Knowledge maturity as decision support in stage-gate product development: a case from the aerospace industry

By Christian, December 18, 2009

Reading Time: 2 minutes

Abstract:

In today’s fast-paced industry where fight for market share is fierce and reaching the market ahead of competition imperative, product development is a target for lead-time reductions. In this context, in product development in stage-gate processes, decisions need to be made even though knowledge and information are scarce and flawed. The challenge is how to support the decisions that are made in light of uncertainty and ambiguity.
The thesis moves from analysing the role of the stage-gate process within the aerospace industry. The stage-gate process was more than a decision making mechanism, and instead a mechanism that facilitated communication, discussion and knowledge sharing between team members, as well as supported knowledge creation and shaping of the boundaries between people’s different perceptions of the knowledge base. However, the communicative and negotiative function of the stage-gate was highly dependent on the ability of the participating individuals to reflect on the status and quality of the available knowledge assets used throughout the process.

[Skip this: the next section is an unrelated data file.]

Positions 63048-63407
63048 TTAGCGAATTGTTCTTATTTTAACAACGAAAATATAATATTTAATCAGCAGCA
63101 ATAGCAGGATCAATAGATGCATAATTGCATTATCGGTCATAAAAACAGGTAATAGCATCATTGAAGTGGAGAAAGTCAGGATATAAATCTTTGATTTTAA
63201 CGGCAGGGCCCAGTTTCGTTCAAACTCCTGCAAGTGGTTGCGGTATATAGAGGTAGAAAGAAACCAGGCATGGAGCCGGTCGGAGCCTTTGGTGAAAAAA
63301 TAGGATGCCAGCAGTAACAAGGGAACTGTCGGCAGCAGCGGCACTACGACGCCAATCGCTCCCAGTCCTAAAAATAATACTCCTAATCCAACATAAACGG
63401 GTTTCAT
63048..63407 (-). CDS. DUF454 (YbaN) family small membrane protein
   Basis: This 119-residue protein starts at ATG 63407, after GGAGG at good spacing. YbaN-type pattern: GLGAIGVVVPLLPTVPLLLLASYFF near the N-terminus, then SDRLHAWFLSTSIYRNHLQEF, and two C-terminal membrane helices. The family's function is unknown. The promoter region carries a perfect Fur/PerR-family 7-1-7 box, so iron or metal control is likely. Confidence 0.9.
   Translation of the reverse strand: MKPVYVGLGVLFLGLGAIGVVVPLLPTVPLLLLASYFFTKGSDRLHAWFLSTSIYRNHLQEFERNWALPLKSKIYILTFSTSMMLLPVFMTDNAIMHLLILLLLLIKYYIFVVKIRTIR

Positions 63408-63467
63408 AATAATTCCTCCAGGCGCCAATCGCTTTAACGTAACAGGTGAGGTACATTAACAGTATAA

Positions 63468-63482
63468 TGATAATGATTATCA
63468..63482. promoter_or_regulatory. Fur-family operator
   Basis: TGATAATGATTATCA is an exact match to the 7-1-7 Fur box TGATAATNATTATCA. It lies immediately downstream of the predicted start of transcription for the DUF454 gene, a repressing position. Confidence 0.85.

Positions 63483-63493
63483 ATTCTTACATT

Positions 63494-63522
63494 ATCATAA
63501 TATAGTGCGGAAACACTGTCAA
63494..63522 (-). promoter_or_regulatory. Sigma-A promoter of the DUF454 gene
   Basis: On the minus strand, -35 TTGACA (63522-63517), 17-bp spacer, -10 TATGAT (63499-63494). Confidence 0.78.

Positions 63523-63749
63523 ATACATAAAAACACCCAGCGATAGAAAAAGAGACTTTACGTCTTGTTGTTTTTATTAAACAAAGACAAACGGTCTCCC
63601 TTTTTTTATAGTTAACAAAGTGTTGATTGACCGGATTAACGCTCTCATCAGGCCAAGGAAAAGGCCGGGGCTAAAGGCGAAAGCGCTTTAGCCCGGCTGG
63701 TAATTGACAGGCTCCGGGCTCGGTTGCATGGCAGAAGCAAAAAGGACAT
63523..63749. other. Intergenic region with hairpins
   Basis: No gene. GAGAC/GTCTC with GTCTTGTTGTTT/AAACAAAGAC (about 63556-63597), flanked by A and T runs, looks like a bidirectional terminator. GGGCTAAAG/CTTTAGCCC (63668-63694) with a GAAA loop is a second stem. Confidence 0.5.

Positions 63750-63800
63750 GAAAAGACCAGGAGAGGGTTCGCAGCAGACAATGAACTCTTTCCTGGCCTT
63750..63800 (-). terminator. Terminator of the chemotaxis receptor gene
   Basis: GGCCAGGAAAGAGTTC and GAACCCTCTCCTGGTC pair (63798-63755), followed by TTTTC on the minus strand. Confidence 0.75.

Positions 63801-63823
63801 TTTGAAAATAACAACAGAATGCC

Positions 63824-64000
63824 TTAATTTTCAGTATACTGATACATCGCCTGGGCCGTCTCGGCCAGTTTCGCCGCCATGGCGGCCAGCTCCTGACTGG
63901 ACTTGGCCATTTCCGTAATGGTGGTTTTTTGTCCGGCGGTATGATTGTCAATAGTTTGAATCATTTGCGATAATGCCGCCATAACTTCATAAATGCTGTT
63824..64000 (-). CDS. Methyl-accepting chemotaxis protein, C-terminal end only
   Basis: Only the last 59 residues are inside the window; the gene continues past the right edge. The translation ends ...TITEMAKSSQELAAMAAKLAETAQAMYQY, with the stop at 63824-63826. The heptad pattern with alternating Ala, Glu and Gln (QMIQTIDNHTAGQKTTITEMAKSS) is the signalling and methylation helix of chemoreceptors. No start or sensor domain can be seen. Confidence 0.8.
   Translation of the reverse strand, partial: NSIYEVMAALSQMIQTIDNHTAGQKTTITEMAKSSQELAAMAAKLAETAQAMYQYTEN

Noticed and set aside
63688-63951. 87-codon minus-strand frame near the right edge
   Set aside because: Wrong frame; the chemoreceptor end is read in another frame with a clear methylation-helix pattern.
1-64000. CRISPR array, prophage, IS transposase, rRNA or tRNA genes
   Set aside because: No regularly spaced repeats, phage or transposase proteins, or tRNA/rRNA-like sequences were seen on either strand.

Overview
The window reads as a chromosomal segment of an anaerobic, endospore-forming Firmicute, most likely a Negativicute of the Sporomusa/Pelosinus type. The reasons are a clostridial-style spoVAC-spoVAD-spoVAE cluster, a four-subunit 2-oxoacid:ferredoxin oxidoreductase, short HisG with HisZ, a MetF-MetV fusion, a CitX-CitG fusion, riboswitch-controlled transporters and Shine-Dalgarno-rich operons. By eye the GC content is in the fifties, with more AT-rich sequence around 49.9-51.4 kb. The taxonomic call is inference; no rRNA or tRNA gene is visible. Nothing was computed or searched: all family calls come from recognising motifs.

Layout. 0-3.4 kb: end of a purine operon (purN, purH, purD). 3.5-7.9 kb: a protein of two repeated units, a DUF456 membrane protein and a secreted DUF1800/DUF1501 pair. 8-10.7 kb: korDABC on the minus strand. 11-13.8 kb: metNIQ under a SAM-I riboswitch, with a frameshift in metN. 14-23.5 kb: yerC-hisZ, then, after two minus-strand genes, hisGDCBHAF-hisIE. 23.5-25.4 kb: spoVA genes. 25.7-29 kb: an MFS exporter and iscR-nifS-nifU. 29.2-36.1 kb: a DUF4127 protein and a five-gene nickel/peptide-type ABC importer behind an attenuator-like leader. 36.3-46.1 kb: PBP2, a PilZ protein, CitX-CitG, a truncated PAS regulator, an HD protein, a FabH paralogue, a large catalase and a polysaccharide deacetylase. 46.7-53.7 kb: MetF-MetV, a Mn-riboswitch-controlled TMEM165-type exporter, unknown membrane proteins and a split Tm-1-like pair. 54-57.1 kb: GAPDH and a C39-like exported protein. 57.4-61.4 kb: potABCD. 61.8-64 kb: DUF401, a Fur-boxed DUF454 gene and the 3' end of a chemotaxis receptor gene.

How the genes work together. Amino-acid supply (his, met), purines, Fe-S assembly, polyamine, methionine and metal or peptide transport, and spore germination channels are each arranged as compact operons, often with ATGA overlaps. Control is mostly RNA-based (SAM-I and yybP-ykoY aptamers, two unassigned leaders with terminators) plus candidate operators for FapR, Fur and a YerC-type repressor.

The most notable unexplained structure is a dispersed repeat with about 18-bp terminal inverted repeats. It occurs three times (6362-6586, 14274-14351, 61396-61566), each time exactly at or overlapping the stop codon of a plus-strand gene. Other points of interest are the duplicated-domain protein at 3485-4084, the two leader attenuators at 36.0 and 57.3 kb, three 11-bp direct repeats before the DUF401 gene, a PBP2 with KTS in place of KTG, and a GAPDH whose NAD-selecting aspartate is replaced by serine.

To make this reflective activity an explicit part of the stage-gate practice, this thesis proposes the application of a knowledge maturity concept at the gates to raise the decision makers’ awareness of the status of the knowledge assets handled at the decision point. The knowledge maturity concept considers three basic dimensions: input, method/tool and experience/expertise in assessing the knowledge base maturity. The scale is intended to act as a boundary object, facilitating the knowledge creation process by highlighting the current status of the knowledge base and making stakeholders aware of the nature of the project’s uncertainties and ambiguities. In the knowledge maturity concept, its purpose is to support design teams at the gates in taking appropriate action, mitigating risk and focusing their efforts on improving the knowledge assets where it is needed most, regarding the situation at hand and, finally, to make more confident decisions.
The thesis was developed within the EU FP6 VIVACE (Value Improvement through a Virtual Aeronautical Collaborative Enterprise) and EU FP7 CRESCENDO (Collaborative and Robust Engineering using Simulation Capability Enabling Next Design Optimisation) projects, and within the Faste Laboratory, a VINNOVA Excellence Centre involving partners from the Swedish manufacturing industry.

Reference:

Johansson, C. (2009). Knowledge maturity as decision support in stage-gate product development: a case from the aerospace industry. Luleå: Luleå tekniska universitet. (Doctoral thesis / Luleå University of Technology).

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